The climate crisis is here, evidenced by dramatic new weather patterns. About 85 percent of the world’s population is already experiencing the dangerous effects of climate change, and record-breaking monsoon rains have wreaked havoc in Pakistan, reaching rainfall levels three times more than the average. This week, the United Nations Secretary-General António Guterres linked the increased flooding to human-induced climate change, urging governments to improve sustainability efforts.
“We are heading into a disaster,” Guterres said. “We have waged war on nature and nature is tracking back and striking back in a devastating way. Today in Pakistan, tomorrow in any of your countries. Pakistan has not contributed in a meaningful way to climate change, [and] the level of emissions in this country is relatively low. But Pakistan is one of the most dramatically impacted countries by climate change.”
Since June, Pakistan has faced massive floods due to the severe heavy rains, causing burst river banks and life-threatening floods. Current estimates show that above 1,500 people have perished due to the extreme, unprecedented weather events. The United Nations children emergency fund, UNICEF, predicts that 3.4 million children are in need of urgent support. Now, scientists are speaking out to emphasize how the climate crisis increases these risks worldwide.
“Our evidence suggests that climate change played an important role in the event, although our analysis doesn’t allow us to quantify how big the role was,” Friederike Otto of Imperial College London said to the BBC.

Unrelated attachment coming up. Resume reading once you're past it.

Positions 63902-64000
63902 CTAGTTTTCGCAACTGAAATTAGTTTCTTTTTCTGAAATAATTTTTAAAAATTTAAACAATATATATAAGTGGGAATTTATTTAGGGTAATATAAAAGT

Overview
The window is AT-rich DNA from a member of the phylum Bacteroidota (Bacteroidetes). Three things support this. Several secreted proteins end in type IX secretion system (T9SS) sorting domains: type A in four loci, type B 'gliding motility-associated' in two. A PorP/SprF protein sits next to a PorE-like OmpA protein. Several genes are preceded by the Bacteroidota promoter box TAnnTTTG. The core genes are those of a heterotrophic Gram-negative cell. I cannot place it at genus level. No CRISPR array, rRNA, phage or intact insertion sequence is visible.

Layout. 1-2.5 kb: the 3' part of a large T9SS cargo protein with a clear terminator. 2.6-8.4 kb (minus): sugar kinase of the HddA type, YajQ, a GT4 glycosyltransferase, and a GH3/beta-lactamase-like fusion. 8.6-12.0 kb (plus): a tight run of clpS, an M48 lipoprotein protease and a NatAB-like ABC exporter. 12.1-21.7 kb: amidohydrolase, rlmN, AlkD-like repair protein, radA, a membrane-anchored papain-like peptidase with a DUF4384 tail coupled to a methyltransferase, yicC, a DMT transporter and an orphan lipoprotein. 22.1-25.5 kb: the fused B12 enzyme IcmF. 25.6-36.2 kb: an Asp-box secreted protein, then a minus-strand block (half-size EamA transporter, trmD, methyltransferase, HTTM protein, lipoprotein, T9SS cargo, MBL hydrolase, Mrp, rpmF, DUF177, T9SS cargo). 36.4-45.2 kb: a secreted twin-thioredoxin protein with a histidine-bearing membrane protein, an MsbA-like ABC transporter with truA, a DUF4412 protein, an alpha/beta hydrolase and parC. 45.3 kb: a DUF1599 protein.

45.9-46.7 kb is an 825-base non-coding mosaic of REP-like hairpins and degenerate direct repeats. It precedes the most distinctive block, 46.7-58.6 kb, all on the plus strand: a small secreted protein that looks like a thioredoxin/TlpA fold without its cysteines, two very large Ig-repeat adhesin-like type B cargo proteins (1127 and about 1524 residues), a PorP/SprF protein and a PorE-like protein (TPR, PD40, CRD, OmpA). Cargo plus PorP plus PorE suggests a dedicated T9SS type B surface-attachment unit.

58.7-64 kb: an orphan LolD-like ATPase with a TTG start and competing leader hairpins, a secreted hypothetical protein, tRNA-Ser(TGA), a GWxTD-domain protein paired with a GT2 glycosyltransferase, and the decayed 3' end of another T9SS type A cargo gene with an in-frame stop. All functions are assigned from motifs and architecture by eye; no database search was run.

Severe Weather Events Connected to Climate Change
This summer, over 30 million Americans experienced high-heat warnings as blistering temperatures cooked the United States. And this phenomenon occurred worldwide. Record-breaking heat waves spread across Europe, including the hottest day in recorded British history. In July, new research revealed that similar extreme heat wave events will increase by 30 percent in the coming years.
Last year, extreme weather events cost the United States government $145 billion in damages and many hundreds of lives lost, according to the US National Centres for Environmental Information (NCEI). Heat waves, heavy rains, hurricanes, and other deadly weather events continue to worsen everywhere as the planet reaches irreversible carbon levels in the atmosphere.
However, the United Nations’ third IPCC report reveals that there’s still time to curb the effects of climate change. The report emphasized that governments and individuals will need to use less carbon energy, help remove CO2 from the atmosphere (reforestation), and eat plant-based.
Animal Agriculture Fueling Climate Crisis
The UN researchers claimed that the world must slash methane emissions by 33 percent by 2030, placing the responsibility on the meat and dairy industries. Nearly 40 percent of global methane emissions can be attributed to cattle production. Methane warms the planet 80 times more than carbon dioxide in its first 20 years in the atmosphere. Unless governments place restrictions on beef and dairy production, the animal agriculture industry will accelerate the negative effects of climate change.
Adopting a plant-based diet can reduce greenhouse gas emissions by up to 61 percent, according to one study. This year, the United Nations intends to highlight how plant-based and sustainable food systems will be essential in the fight against climate change. With the help of ProVeg International, the UN will host a food-centric climate event at this year’s COP27 climate change conference. The Food4Climate Pavilion will help educate guests on how to protect the planet beginning with food production reform.
For more planetary happenings, visit The Beet’s Environmental News.
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